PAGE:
Once you open the "elongate" action menu, you can enlarge the whole image by attributing to it a size that is more than 100% (i.e., the current size), or you can reduce the whole image by attributing to it a size that is less than 100%. (Just two things, though. It you change the size of the image, whether you enlarge it, or reduce it, that new size becomes the new 100%. Furthermore, enlarging or reducing a low-dpi image too much makes it fuzzy.)

In my experience, it works best to reduce, or enlarge, in stages, and save as you go, so you don't have to dig out the original image, and start all over again. Remember to save the enlarged/reduced file with a name that is different from the original file!

P.S., here are some handy you don't have to do the calculations:

--a regular U.S. sheet measures 8 1/2" x 11" = 21.6 cm x 27.95 cm = 864 x 1118 pixels

--a regular European A4 sheet measures 21 cm x 29,7 cm = about 8 1/4" x about 11 2/3" = 840 x 1188 pixels.

P.P.S., the "hide-more" command that allows me to put just a few lines on the first page of the blog has stopped working. I'll try to put it back in, later, thanks!

P.P.P.S., trying the "more-hide" command, again...please be patient, thanks!

Saturday, April 20, 2013

Exploring Stitch Painter

Promises, promises, promises...finally fulfilled! At least partially!

Since the opening of this blog about three (gulp!) years ago, I have been meaning to walk you through the process of importing an image into Stitch Painter, and turning it into a diagram for your needlepoint, or cross-stitch projects.

The day finally has arrived.

I know, I know, you're shocked.

To keep from overwhelming you (and me), we'll do it in installments. [grin!]...More...... First of all, how do you pick the right image? Unless you've the patience of a saint, whether or not you finish the project probably depends on this, so let's look at a few images, together.

One of the first images that pull at our hearts are those of family, but photographs can be very tricky. Lots of detail (wanted and unwanted) and lots of distractions.

Take this lovely snap of a casual and happy family moment (MH900422784, courtesy of the free images in Microsoft Clip Art, thank you, Microsoft). Why isn't it suited to become a needlepoint design?

The faces are visible, well lit and fairly close to the camera--some of the things to keep in mind--but they are too far apart from each other, and still too far from the viewer. There's lots of distracting background detail, too. A studio snap with a plain background already would be helpful (but might feel too posed), or you can just plan on erasing the background from the photo, before or after you import it. It just takes a little time, but it has to be kept in mind.

Using an image like this (MP48491, thanks, again, Microsoft!)...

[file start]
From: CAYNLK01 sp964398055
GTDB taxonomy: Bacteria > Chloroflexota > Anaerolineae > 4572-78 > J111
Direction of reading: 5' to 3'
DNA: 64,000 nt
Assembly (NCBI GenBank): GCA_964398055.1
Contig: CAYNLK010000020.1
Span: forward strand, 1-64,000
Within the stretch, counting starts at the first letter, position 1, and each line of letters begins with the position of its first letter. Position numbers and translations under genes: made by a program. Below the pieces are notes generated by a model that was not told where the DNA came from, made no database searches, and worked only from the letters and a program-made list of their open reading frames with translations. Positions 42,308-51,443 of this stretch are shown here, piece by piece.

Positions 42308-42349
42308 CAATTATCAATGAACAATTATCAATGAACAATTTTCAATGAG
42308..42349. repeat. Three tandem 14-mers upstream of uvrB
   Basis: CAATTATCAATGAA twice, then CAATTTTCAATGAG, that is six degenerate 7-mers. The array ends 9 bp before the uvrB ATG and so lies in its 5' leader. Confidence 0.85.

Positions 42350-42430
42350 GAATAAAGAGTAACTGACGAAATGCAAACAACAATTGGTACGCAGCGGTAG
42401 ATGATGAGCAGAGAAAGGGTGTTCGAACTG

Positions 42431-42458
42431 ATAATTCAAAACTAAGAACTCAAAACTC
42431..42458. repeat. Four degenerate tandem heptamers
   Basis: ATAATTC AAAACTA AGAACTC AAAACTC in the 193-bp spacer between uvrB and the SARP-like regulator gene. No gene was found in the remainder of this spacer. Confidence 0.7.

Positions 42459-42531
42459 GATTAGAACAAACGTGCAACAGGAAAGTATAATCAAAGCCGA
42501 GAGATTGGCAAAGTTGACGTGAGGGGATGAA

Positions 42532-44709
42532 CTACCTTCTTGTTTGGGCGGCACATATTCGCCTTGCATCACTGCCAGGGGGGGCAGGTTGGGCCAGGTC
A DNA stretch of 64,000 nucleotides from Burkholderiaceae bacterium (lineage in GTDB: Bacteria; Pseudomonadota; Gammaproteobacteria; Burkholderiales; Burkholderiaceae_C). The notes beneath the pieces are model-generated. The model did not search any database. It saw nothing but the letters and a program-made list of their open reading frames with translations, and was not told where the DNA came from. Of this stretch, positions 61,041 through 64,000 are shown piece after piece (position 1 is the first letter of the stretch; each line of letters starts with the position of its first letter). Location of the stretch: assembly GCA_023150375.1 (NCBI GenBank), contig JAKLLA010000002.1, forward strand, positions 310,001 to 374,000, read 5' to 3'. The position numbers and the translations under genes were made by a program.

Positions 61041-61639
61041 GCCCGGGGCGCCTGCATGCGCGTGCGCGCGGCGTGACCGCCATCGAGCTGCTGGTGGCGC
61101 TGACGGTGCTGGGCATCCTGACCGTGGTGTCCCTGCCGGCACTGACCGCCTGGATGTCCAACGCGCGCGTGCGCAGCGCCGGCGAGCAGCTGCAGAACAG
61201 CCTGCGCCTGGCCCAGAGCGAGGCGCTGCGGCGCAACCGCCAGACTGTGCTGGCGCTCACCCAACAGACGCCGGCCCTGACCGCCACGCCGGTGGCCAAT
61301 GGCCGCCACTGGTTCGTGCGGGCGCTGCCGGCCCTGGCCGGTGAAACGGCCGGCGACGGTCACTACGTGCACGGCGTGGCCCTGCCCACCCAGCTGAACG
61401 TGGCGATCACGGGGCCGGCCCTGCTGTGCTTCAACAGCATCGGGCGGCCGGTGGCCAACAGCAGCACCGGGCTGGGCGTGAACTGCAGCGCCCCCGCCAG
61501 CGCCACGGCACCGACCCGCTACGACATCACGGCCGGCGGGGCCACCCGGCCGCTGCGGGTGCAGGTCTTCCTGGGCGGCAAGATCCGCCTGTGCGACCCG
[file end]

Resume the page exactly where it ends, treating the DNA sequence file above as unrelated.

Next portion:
...will help you avoid heartache. The background is plain, the faces are identifiable, close to the picture plane, and engaging. All are well lit and turned to the viewer. Finally, the background is quite plain, so even if you decided to needlepoint it "as is," it wouldn't give you extra grief.

So, start rummaging through your photos for a few that inspire you. The next time, we'll confront importing images into Stitch Painter.


(P.S., the hand--courtesy of Microsoft MP900425546--is gigantic, is now in one of Rome's most important museums, and comes from an ancient Roman statue of the Emperor Constantine, who ruled in the first half of the 4th century A.D. I, ahem, added the string!)

Sunday, April 7, 2013

Sneaking around Milan

You know, by now, that I can't resist some good word play.

So, here are some sneakers to greet spring that finally seems convinced to arrive even in Milan....More...... This year, we've had 60% more rain than usual, so we're all very very ready to have more than a sporadic day of lovely fresh blue skies and happy yellow sun. The weatherman has promised that, after Monday (sigh), some springy weather is on its way, so let's all get out our sneakers, and get ready to go for a nice long walk.

In the meantime, we can celebrate the marathon running through Milan, today, and you might enjoy needlepointing these for the sporty and youthful in your life, or for yourself. If you make the margins bigger, you could add sayings, names and birthdates. It should be good for stitching in honor of a baby's birth, too.

I captured the free clipart image (MC900351201) from the microsoft web site...thank you, Microsoft!..., and imported it into StitchPainter, added the laces, and voilĂ ! Stitching fun time for your personal, non-commercial pleasure.